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11th annual ALS Walk for the Cure hits home for many

The support shown to help find a cure appreciated by participants

Boitanio Park in Williams Lake was a sea of purple Saturday, June 4 as residents came out to show their support for families touched by ALS, and to fundraise to find a cure for the progressive neurodegenerative disorder.

The 11th annual ALS Walk for the Cure kicked off at 11 a.m. with heartfelt speeches from Mayor Walt Cobb, RCMP Staff Sgt. Del Byron and Eileen Campbell, event organizer, who lost her husband to the disease in 2010.

“ALS can happen to anyone and there’s no known cure, yet,” Campbell told the crowd gathered for the walk.

“In British Columbia at any given time there are over four hundred people living with ALS. For central B.C. it’s forty people, for northern B.C. it’s five and we have two people in attendance here today living in Williams Lake that have ALS and many people that are touched by it including myself and my family and I’m going to guess most of you here today.”

Campbell said there is a new initiative called Project Hope to start clinical trials in B.C. in an effort to find a cure.

Saturday’s walk was lead by bagpiper Aubrey Jackson, followed by Adrienne Kelso and Bob McAllister, their families and supporters.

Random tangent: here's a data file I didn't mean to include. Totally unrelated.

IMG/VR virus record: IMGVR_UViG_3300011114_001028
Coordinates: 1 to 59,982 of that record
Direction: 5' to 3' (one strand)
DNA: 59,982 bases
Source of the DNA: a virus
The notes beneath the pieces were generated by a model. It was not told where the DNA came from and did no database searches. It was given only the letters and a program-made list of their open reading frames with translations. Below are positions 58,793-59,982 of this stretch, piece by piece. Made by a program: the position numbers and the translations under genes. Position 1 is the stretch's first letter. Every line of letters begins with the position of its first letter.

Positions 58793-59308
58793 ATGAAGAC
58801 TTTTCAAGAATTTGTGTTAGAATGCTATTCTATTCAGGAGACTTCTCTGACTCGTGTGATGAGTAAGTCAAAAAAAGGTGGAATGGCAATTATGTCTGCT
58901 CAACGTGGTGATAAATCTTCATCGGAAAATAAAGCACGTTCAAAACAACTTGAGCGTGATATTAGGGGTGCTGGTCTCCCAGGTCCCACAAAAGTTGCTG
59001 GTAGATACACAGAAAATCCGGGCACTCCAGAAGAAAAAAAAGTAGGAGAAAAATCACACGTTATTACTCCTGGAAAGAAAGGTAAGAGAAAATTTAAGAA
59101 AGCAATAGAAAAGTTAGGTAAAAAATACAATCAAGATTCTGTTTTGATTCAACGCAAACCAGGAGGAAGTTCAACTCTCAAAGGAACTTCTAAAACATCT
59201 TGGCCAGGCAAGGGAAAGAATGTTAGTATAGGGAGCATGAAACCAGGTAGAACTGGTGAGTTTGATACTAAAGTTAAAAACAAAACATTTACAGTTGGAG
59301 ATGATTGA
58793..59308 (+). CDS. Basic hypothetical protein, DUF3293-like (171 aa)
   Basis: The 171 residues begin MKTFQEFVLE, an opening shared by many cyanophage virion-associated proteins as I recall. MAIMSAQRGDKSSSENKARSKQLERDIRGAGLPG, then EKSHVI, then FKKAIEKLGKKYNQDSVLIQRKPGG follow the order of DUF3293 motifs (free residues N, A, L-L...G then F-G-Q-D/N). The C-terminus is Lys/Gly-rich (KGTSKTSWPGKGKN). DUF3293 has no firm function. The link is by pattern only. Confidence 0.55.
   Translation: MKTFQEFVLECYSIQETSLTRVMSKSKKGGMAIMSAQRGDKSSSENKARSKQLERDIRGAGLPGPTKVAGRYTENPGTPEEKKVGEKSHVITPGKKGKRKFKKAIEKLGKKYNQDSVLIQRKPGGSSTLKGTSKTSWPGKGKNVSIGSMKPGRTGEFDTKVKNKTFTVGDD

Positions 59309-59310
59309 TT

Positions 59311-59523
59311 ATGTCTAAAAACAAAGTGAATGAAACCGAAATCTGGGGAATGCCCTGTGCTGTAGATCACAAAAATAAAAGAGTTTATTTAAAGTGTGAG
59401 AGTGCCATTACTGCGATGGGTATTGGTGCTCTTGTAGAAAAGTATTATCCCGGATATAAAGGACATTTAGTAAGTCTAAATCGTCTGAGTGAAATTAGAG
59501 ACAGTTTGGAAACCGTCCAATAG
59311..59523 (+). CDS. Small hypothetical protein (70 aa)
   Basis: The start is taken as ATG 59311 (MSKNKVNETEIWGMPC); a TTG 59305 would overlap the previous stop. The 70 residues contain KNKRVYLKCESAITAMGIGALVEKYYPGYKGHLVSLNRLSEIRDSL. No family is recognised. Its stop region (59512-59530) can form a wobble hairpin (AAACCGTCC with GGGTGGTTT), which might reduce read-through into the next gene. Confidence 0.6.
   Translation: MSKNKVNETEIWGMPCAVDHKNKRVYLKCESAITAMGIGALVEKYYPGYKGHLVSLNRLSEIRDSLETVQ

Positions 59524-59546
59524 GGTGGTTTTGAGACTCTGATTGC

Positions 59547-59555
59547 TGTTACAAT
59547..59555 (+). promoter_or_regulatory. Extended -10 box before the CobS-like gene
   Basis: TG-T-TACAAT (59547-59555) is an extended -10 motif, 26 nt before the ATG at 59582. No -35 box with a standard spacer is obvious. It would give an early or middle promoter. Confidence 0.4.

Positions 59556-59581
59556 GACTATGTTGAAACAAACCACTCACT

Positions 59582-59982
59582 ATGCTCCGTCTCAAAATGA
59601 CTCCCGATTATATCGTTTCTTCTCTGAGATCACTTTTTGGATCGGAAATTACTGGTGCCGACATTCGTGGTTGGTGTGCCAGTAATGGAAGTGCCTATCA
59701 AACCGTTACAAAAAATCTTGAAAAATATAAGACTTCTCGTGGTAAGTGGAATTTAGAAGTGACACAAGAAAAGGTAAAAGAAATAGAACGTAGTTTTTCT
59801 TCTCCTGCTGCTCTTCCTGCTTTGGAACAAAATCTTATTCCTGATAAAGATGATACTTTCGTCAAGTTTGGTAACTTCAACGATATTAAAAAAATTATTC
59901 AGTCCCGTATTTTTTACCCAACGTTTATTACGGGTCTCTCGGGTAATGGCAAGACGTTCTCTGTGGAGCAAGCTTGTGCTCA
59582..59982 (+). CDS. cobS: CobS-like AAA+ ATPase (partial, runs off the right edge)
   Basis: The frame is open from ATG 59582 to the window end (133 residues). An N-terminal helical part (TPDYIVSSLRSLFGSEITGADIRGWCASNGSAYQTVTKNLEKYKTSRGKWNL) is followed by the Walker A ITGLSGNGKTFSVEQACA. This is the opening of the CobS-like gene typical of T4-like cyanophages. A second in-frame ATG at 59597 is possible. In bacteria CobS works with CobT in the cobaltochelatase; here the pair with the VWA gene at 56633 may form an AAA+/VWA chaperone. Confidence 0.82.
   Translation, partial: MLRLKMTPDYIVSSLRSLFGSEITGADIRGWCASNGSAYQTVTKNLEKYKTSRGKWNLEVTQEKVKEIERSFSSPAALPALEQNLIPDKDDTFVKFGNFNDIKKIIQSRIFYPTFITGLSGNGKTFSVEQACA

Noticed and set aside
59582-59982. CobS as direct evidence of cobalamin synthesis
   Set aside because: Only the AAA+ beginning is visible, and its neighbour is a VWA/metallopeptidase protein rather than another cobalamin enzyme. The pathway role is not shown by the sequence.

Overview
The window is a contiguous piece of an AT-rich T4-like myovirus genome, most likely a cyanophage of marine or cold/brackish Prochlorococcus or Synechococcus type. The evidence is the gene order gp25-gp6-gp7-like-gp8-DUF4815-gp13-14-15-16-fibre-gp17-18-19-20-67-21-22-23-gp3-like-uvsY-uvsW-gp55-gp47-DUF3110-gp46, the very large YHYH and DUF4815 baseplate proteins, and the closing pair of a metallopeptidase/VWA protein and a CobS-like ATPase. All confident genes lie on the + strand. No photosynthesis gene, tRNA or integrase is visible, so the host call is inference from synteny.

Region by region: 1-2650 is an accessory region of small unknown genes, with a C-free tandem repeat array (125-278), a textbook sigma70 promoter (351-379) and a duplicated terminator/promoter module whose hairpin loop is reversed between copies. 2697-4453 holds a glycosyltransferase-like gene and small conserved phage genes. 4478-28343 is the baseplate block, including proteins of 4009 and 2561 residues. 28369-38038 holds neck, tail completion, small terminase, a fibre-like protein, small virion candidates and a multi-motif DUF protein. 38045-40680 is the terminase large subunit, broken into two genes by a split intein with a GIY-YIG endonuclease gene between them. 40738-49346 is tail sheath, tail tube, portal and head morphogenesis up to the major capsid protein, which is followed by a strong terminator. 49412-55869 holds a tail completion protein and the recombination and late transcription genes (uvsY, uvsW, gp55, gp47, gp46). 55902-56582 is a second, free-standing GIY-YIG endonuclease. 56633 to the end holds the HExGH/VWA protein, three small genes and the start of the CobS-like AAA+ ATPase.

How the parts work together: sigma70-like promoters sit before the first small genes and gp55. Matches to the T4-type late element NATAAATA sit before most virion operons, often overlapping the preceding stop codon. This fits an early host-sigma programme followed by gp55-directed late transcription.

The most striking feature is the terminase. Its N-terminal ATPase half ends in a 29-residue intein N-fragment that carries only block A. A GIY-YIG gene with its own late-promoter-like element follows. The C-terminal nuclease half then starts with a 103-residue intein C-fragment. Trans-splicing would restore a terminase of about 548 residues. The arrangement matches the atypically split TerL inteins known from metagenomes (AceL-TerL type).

“As soon as people knew about the walk they donated. Even with all the bad (things) going on, people still wanted to help,” said Bob McAllister, who attended with his wife Anita and their fundraising team.

“It’s good to see everybody. That tent over there, it’s all millwrights from where I used to work at the sawmill.”

McAllister retired from his job as a millwright foreman at Tolko Soda Creek Division a few years ago.

He was diagnosed with ALS just three months ago.

“It is a very jaw-dropping thing when the doctor tells you.”

Young mom Adrienne Kelso and her family also attended the event.

Kelso was at home on maternity leave in 2020 when she noticed typical, every day tasks were getting more difficult.

On Saturday, Kelso watched from nearby as her young children Emma and Alora Worsley played in the bouncy castle brought in for the event. Her husband Kyle, parents and other supporters were also on hand.

RCMP Staff Sgt. Del Byron said he attends the event every year to show his support to families impacted by the disease, including the Seiberts whose son Kirk, an RCMP officer, died from ALS.

Mr. Mikes staff served up burgers by donation at the Walk for the Cure and volunteers were also on hand to take donations, with all funds raised going toward raising awareness and finding a cure.

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Angie Mindus

About the Author: Angie Mindus

Angie Mindus is the managing editor of the Williams Lake Tribune and the Weekend Advisor.
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